Fly Away Now
Jayant Sinha, minister of state for civil aviation, is confident (that) Air India disinvestment will be completed by the end of this year. This will be a welcome development if it happens and marks a milestone in rethinking the role of government in business. Given its role in making policy and crafting regulatory architecture, government has no commercial role to play in a competitive sector such as civil aviation. Moreover, mismanagement has led to scarce public resources being earmarked for a struggling airline. This must end soon.
Air India has received from government Rs 26,545 crore as direct equity support over the last five years. The result has been under whelming and the airline recorded a net loss of Rs 3,643 crore last year. At a time when Indian civil aviation has boomed in terms of passenger traffic growth, Air India lost market share over the last three years despite having the biggest fleet of aircraft. Given this context, the best thing possible is for government to cut its losses at the earliest and use its resources in areas such as education and healthcare.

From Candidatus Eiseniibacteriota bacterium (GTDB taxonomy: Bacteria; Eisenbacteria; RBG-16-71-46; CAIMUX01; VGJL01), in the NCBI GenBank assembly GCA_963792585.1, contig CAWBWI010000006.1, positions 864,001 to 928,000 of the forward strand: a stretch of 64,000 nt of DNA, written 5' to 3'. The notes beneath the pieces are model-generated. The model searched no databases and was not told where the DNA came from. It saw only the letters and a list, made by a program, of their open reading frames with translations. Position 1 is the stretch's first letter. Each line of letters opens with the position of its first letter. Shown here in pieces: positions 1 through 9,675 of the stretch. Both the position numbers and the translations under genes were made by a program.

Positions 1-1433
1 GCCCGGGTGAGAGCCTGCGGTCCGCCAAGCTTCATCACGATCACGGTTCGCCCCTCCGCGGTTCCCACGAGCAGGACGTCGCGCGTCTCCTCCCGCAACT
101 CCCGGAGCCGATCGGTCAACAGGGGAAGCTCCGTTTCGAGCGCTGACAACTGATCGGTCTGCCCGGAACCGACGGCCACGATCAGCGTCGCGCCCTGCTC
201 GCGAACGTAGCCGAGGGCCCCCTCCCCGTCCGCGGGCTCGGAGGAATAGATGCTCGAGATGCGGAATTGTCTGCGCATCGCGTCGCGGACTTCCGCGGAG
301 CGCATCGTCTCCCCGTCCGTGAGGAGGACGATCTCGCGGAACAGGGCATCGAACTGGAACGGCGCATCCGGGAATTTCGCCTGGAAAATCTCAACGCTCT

One hurdle to early disinvestment appears to be the Rs 48,877 crore debt in Air India’s books. However, this is not as daunting a challenge as it appears at first sight. Around 64% of the debt is working capital, or money needed to fund its everyday operations. Also, government is open to the idea of breaking the airline along its operating arms to facilitate the disinvestment process. These aspects make it possible to conclude the airline will be disinvested soon, which will not only burnish the Modi government’s reformist credentials but should also lead to the disinvestment of other public sector white elephants – reorienting government endeavour to areas where it is really needed.